MATTHEWS: You were great and compelling.

And, Myrlie Evers-Williams, what an honor to have you on. Thank you.


MATTHEWS: What a week to have you on too.

Up next: something new here on HARDBALL. I`m going answer your Twitter
questions. I`m going do it right here on the show. And I`m going to
respond to the tough ones too.

This is HARDBALL, the place for politics.


MATTHEWS: Welcome back.

Since I first started on TV, HARDBALL has always been the place to make a
little noise. As those of you who play the game of politics know,
sometimes, it`s only the tough questions that get real answers. It`s the
fastballs, after all, that get knocked over the fence.

And so as a thank you to all those who have been loyal over the years, I
want to turn the tables and give you the bully -- give up the bully pulpit
to you, the audience, and answer some questions that you have posed on

Before I kick that off, I wanted to show you just how much times have
changed with this, the original opening to this show back in the late `90s.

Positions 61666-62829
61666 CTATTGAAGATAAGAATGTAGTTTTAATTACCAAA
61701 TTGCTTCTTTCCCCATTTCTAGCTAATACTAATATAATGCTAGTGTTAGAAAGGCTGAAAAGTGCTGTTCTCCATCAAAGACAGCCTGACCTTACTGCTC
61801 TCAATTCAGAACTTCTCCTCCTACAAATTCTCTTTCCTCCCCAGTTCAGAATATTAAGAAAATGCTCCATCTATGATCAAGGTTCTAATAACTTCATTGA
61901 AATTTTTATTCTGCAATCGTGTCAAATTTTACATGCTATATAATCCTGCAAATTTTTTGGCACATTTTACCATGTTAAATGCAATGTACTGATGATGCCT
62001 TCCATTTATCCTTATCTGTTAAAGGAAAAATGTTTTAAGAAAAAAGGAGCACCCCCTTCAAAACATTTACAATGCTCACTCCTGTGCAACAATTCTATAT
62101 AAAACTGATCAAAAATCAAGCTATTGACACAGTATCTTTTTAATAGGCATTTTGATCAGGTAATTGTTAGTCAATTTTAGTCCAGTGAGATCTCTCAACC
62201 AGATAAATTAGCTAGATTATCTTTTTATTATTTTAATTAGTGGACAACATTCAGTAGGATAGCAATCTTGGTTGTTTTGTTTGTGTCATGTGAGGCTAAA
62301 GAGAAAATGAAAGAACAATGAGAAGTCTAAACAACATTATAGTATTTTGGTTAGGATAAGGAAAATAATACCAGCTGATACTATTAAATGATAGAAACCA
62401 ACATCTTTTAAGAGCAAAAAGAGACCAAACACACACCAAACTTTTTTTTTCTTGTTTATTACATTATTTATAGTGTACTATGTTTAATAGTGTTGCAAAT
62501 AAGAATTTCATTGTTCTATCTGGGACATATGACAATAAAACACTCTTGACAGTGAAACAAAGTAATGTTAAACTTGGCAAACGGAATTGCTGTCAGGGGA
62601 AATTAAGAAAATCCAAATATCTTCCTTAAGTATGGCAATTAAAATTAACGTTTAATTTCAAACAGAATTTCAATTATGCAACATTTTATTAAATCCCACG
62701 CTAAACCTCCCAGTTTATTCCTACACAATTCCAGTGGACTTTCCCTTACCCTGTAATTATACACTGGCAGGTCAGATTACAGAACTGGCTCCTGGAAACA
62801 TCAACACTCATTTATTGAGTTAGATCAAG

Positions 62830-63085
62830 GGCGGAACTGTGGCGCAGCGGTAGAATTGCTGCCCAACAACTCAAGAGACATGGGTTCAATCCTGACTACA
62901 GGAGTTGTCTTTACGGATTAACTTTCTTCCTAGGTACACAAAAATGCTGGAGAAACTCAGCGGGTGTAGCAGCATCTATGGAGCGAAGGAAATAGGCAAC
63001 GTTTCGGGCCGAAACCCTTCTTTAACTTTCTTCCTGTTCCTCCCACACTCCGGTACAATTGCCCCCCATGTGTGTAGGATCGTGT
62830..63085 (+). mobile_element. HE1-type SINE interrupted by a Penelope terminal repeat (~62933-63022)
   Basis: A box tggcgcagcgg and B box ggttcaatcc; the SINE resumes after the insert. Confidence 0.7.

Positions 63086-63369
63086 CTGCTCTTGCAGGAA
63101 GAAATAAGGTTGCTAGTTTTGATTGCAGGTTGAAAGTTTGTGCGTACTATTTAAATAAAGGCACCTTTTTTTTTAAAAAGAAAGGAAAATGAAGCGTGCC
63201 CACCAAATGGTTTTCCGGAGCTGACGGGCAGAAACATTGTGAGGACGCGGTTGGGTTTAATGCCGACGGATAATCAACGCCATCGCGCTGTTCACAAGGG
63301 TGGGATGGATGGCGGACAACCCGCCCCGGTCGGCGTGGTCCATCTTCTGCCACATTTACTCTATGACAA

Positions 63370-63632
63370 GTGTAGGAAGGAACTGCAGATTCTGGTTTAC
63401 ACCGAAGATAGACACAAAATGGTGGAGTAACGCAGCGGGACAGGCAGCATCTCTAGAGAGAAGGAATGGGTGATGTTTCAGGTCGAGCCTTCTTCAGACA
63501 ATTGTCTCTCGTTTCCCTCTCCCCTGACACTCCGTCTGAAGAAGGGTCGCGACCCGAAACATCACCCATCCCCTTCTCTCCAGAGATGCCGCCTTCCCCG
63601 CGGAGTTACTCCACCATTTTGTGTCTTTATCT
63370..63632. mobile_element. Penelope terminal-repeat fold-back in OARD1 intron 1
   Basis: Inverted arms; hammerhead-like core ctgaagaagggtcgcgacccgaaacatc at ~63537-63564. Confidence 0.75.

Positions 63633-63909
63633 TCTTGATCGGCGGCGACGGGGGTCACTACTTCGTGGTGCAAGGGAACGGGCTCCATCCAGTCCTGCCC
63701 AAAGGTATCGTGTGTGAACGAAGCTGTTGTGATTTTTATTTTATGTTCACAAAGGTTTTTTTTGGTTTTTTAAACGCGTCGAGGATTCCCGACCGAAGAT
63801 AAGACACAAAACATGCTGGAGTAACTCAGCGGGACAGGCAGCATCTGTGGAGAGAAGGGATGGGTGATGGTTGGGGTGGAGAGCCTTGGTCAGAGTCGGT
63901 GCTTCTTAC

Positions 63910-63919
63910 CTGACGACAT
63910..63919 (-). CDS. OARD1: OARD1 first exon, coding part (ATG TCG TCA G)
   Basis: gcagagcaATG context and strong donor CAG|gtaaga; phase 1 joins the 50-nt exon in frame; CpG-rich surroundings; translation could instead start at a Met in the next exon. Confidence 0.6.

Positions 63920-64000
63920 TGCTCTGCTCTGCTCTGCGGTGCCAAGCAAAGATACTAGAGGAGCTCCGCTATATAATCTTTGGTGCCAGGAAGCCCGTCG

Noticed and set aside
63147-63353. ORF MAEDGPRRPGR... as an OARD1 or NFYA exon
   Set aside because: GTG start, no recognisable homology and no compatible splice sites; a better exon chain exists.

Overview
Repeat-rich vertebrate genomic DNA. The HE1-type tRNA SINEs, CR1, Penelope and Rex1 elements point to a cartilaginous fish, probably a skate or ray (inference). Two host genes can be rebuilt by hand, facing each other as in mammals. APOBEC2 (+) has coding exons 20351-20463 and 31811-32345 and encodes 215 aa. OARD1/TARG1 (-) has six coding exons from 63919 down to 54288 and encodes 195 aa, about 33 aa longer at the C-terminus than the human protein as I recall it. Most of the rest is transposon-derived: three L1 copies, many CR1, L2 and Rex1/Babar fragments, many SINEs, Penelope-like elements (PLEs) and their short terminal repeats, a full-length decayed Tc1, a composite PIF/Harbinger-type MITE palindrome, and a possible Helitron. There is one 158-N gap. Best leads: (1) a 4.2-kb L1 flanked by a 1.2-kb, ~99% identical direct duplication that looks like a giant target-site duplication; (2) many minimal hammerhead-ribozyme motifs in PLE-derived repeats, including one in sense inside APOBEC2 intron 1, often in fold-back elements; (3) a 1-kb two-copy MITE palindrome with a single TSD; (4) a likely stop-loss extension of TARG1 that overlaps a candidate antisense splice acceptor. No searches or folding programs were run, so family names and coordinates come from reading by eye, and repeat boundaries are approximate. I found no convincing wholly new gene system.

MATTHEWS: Ah, youth.

Anyway, those were different times.

Let`s start with our first question, which comes to us from Darrin Derosea
(ph) from Albany, New York. He asks -- quote -- "Should Hillary Clinton
declare that she will only serve one term as president to blunt age

My answer is the protocol is you never talk about the second term. You
just talk about the first term. And I think she will be able to make that
decision at the end of her first term if everything is looking good for

Next up from Gustavo (ph) in Idaho, he asks: "Do you feel President Obama
has done enough to push this Congress toward deficit reduction?" My answer